4 1. INTRODUCTION

assumptions!5

Besides Arthur’s work, let us mention the following results which

play a crucial role here: the proof by Chaudouard, Laumon, Ngˆ o and Waldspurger

of Langlands’ fundamental lemma ([Wald09],[Ngˆ o10],[CLau12]), the works of Shel-

stad [She08] and Mezo [Mezb] on endoscopy for real groups, and the recent works

of Labesse and Waldspurger on the twisted trace formula [LW13].

Theorem∗∗ 1.2. Assume n ≤ 8 and n = 7. There is an explicit, computable,

formula for N(k1, · · · , kn).

Although our formulas are explicit, one cannot write them down here as they

are much too big: see §1.8.1 for a discussion of the formula. Nevertheless, we im-

plemented them on a computer and have a program which takes (k1,k2,...,kn) as

input and returns N(k1,...,kn). When k1 − kn ≤ 100, the computation takes less

than ten minutes on our machine6: see the website [CR] for some data and for our

computer programs. We also have some partial results concerning N(k1,...,k7).

This includes an explicit upper bounds for these numbers as well as their values

modulo 2, which is enough to actually determine them in quite a few cases (for

instance whenever k1 − k7 ≤ 26). On the other hand, as we shall see in Propo-

sition 1.10 below, these numbers are also closely related to the dimensions of the

spaces of vector valued Siegel modular forms for Sp6(Z). In a remarkable recent

work, Bergstr¨ om, Faber and van der Geer [BFG11] actually found a conjectural

explicit formula for those dimensions. Their method is completely different from

ours: they study the number of points over finite fields of M3,n and of certain bun-

dles over the moduli space of principally polarized abelian varieties of dimension

3. Fortunately, in the few hundreds of cases where our work allow to compute this

dimension as well, it fits the results found by the formula of these authors! Even

better, if we assume their formula we obtain in turn a conjectural explicit formula

for N(k1, · · · , k7).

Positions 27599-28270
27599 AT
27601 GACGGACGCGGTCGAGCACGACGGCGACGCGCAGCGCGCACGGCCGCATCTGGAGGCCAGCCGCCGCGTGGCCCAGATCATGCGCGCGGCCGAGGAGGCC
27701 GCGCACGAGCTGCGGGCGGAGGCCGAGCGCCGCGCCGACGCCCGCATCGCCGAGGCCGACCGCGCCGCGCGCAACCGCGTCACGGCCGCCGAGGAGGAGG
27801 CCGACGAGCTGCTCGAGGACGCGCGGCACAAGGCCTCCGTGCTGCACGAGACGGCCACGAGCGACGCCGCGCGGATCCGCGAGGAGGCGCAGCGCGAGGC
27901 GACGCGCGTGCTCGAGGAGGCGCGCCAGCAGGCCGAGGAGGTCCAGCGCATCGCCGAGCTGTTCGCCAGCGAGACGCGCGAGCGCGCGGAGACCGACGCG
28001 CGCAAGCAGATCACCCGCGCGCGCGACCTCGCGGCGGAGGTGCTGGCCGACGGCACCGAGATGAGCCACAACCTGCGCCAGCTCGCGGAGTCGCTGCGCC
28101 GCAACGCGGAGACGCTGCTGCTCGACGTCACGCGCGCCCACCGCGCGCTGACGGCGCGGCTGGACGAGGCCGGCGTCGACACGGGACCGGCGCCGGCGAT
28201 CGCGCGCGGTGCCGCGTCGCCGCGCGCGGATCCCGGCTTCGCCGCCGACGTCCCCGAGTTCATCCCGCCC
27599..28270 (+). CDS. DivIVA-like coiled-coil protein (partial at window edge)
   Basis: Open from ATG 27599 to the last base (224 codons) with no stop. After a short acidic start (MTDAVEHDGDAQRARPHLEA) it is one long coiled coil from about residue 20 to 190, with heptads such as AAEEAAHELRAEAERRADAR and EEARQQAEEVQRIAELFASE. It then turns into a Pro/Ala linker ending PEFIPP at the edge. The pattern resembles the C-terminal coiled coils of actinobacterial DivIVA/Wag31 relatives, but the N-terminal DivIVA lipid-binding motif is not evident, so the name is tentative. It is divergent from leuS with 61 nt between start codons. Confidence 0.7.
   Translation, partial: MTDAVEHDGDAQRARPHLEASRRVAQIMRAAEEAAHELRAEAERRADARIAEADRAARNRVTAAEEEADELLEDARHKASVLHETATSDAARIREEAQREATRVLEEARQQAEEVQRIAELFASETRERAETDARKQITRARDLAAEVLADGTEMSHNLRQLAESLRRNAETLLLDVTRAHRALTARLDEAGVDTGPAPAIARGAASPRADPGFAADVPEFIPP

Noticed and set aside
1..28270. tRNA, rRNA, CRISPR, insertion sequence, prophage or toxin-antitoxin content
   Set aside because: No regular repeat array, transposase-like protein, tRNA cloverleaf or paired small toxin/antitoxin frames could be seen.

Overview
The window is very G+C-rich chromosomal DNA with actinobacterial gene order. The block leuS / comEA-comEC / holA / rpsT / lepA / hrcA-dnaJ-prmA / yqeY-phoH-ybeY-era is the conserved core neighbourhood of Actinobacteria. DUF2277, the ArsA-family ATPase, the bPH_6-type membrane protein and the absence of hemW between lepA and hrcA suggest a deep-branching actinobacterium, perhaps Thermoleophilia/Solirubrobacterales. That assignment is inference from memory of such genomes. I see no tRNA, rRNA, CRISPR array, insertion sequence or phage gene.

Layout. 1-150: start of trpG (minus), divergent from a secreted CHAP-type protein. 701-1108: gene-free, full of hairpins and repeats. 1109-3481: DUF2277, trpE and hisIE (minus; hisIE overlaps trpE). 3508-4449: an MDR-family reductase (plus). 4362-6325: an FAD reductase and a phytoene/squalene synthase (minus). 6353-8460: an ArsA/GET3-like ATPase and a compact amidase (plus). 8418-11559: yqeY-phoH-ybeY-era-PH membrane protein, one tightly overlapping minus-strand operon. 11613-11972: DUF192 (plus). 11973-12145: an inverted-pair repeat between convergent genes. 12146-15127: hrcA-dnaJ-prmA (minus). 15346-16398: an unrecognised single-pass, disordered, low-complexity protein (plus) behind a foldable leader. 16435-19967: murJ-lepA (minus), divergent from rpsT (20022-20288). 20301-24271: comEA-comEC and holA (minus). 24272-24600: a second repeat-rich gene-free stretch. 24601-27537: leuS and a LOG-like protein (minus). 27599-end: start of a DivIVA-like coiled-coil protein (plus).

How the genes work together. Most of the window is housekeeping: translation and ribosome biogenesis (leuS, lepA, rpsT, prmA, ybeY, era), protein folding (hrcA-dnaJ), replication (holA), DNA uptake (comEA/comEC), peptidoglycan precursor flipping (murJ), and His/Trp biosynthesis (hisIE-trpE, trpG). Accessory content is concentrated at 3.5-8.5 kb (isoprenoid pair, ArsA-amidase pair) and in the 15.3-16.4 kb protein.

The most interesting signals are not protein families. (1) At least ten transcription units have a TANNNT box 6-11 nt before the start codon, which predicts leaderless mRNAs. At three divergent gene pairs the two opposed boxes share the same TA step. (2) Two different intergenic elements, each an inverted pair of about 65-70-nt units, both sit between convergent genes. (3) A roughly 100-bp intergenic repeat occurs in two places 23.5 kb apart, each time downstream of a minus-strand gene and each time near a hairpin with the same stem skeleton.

1.4. Langlands-Sato-Tate groups

We not only determine N(k1, · · · , kn) for n ≤ 8 (with the caveat above for

n = 7) but we give as well the conjectural number of π of weights k1 · · · kn

having any possible Langlands-Sato-Tate group. We refer to the appendix B for a

brief introduction to this conjectural notion (see also [Ser68, Ch. 1, appendix]).

Here are certain of its properties.

First, a representation π as above being given, the Langlands-Sato-Tate group

of π (or, for short, its Sato-Tate group) is a compact Lie group Lπ ⊂ GLn(C),

which is well-defined up to GLn(C)-conjugacy. It is ”defined” as the image of

the conjectural Langlands group LZ of Z, that we view as a topological following

Kottwitz, under the hypothetical morphism LZ → GLn(C) attached to π ⊗ | · |

w(π)

2

([Lan79],[Kot88],[Art02]). The natural representation of Lπ on

Cn

is irreducible

and self-dual.

The group Lπ is equipped with a collection of conjugacy classes

Frobp ⊂ Lπ

5Note

added in proof: in 2014, Moeglin and Waldspurger published on the arXiv a series

of preprints culminating in a proof of the stabilization of the twisted trace formula, thus making

unconditional the results of [Art11] hence the results of this paper that are marked with a simple

star.

6Four processors Northwood Pentium 4, 2.80 GHz, 5570.56 BogoMIPS.